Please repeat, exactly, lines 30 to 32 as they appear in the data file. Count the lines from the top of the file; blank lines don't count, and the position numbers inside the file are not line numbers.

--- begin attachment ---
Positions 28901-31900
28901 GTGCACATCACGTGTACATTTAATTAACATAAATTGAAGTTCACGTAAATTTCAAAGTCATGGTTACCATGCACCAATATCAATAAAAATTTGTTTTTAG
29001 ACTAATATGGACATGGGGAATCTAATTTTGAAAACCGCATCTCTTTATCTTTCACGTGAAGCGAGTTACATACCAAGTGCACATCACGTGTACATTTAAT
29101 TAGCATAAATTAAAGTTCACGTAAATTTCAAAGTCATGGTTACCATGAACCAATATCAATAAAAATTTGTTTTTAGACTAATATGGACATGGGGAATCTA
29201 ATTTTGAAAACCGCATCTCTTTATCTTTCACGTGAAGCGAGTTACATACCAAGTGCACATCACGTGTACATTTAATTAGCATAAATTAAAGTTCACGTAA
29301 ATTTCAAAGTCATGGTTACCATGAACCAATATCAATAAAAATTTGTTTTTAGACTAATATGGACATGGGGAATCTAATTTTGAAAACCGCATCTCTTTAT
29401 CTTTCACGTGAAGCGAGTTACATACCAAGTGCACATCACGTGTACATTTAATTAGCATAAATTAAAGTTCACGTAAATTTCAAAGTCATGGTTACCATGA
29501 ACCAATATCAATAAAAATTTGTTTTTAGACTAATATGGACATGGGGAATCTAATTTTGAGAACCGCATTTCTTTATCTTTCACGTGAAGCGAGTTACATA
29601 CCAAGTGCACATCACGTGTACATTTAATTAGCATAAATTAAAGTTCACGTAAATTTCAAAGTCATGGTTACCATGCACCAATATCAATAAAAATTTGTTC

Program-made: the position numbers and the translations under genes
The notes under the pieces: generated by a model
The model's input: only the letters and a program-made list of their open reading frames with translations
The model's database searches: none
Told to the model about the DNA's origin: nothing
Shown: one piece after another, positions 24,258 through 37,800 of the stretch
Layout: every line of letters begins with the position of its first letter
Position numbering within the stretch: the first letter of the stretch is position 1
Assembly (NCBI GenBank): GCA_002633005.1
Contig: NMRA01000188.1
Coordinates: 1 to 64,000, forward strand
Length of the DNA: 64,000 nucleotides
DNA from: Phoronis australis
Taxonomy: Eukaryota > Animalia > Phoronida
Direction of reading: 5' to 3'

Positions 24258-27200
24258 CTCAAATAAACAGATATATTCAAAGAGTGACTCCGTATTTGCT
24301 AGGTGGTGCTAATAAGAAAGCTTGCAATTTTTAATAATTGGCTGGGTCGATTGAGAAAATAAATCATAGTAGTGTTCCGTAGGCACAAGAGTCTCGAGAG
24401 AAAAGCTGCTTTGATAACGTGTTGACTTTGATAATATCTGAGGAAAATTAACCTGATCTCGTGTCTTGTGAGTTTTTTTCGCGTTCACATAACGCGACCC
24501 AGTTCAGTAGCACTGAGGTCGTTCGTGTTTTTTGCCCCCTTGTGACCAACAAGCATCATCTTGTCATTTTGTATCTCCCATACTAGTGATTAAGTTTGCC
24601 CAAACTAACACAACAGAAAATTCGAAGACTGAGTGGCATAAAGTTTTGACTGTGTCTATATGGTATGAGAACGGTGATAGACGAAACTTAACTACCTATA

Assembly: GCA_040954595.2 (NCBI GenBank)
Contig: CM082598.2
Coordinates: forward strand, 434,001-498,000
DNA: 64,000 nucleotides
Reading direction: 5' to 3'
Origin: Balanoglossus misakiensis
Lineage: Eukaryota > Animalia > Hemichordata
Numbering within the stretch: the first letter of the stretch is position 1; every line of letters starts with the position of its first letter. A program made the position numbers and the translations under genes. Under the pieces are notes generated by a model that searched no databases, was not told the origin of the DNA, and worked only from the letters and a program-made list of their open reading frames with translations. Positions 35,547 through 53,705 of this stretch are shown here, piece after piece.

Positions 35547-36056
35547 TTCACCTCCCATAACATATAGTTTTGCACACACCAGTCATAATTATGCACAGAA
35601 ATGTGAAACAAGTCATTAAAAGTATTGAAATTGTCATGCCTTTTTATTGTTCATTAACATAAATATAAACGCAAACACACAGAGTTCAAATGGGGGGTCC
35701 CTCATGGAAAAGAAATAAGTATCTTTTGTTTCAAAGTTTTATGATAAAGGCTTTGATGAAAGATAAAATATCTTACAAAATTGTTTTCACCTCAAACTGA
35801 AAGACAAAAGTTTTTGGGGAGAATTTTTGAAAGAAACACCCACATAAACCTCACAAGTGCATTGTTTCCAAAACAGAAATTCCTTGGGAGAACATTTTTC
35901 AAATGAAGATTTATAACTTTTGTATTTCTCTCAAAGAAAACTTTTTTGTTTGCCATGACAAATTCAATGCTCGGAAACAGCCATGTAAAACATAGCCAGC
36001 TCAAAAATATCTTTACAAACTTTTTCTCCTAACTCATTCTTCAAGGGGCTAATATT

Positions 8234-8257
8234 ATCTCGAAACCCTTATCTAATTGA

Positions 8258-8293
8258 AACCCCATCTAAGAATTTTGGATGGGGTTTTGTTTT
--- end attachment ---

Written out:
24601 CAAACTAACACAACAGAAAATTCGAAGACTGAGTGGCATAAAGTTTTGACTGTGTCTATATGGTATGAGAACGGTGATAGACGAAACTTAACTACCTATA

Assembly: GCA_040954595.2 (NCBI GenBank)
Contig: CM082598.2